A considerable diversity of buk sequences that included sequences similar tothe majority of previously described butyrate producers were detected in our samples(Figure 2A). The Fungene database contains manysequences assigned to species not reported to produce butyrate, such as members ofthe phylum Bacteroidetes. Many of our amplicons closely matched sequencesoriginating in Bacteroides and the established tree clusters them togetherwith known butyrate producers and apart from acetate kinase, a closely related gene(Figure 2A; a neighbor joining tree of all Fungenesequences (93% cut-off) is shown in Additional file 1:Figure S2). Therefore, we included those sequences for analysis. Three quarters ofall obtained buk amplicon sequences were assigned to four closest FrameBotmatches; Bacteroides sp. D2, Bacteroides sp. 3_2_5, C.butyricum 5521 and C. perfringens. The resultant tree including themapped amplicon sequences confirmed closest match assignments (Additional file1: Figure S4). Sequence analysis revealed lesssimilarity among buk genes than observed for but and fewerconserved amino acids could be detected (Figure 2B versusFigure 1B).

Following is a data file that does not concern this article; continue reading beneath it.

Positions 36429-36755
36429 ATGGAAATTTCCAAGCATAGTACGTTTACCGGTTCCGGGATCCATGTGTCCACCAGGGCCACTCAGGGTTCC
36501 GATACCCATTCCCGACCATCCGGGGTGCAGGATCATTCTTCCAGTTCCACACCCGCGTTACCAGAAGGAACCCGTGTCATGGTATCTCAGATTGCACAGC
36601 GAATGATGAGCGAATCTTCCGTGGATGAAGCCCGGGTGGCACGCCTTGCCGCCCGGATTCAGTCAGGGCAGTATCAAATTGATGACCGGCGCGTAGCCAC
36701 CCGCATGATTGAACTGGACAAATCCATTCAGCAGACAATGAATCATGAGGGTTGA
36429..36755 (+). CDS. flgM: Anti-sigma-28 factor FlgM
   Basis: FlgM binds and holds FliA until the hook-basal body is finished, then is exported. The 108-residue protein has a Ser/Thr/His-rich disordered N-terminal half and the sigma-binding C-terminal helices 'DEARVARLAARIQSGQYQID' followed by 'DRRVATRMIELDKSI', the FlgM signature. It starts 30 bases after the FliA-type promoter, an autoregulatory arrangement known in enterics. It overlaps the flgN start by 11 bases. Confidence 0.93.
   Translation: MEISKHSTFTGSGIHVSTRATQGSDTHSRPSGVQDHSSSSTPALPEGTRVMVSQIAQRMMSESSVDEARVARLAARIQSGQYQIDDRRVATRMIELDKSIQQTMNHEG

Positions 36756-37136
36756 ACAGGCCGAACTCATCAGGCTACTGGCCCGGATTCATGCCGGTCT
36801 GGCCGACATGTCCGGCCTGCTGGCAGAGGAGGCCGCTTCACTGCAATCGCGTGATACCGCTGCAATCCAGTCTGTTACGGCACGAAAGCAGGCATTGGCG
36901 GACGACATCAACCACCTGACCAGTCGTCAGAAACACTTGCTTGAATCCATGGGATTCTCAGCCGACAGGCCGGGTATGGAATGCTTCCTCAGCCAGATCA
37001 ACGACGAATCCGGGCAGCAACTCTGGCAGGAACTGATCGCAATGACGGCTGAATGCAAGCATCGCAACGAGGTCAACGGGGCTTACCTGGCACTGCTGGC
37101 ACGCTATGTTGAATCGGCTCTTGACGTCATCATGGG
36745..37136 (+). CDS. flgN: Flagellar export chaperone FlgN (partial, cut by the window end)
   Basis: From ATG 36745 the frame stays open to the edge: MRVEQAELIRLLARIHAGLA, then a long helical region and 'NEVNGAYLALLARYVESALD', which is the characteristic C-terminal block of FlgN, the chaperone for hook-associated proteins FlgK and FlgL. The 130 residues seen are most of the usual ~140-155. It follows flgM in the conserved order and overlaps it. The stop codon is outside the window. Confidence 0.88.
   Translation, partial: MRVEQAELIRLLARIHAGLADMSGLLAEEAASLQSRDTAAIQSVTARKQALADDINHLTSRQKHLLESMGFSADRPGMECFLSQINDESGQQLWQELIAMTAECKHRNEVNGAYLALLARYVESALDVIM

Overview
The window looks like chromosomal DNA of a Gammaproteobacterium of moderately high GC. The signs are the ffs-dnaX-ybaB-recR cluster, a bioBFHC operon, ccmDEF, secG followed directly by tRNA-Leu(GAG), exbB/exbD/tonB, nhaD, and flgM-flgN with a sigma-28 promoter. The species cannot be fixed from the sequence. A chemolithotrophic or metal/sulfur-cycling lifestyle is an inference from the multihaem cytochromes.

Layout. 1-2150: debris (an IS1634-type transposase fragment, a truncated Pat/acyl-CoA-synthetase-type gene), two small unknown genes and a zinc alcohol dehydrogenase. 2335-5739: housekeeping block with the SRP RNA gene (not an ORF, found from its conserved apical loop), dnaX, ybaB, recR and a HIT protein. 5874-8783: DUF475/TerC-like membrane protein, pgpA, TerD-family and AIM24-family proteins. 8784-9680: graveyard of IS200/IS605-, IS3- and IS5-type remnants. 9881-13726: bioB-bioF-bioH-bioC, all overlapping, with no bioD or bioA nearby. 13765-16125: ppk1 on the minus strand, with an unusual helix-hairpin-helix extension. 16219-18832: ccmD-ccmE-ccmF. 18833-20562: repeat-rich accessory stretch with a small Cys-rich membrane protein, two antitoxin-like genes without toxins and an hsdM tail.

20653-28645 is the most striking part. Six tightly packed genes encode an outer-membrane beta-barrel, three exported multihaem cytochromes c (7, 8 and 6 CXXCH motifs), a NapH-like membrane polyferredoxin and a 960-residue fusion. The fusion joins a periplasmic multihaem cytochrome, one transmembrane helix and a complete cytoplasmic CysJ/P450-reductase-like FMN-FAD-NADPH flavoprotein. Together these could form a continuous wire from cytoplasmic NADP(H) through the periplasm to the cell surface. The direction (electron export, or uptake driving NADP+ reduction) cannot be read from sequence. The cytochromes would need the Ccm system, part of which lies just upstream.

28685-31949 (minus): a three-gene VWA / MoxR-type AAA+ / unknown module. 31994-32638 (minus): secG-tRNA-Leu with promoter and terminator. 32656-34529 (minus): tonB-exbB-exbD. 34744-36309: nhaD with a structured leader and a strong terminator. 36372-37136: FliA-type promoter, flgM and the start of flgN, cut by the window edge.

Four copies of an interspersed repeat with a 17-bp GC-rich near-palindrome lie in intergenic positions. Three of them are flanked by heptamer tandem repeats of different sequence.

Ordination and diversity analysis of obtained data

Nonmetric multidimensional scaling analysis of the total butyrate-producing community(but and buk genes together) revealed a unique community patternfor individual patients, which all clustered distinct from the healthy controlsamples (Figure 3). However, the successional trend wasdifferent for all patients (Additional file 1: Figure S8).Diversity calculations also did not reveal a consistent successional pattern. WhereasShannon diversity increased for patients 200 and 206, no change was detected for 207,and 210 demonstrated a decrease over time (Figure 4). Atthe fourth visit, all communities analyzed displayed a comparable diversity value,which was similar to that of the healthy control samples.

Figure 3
figure 3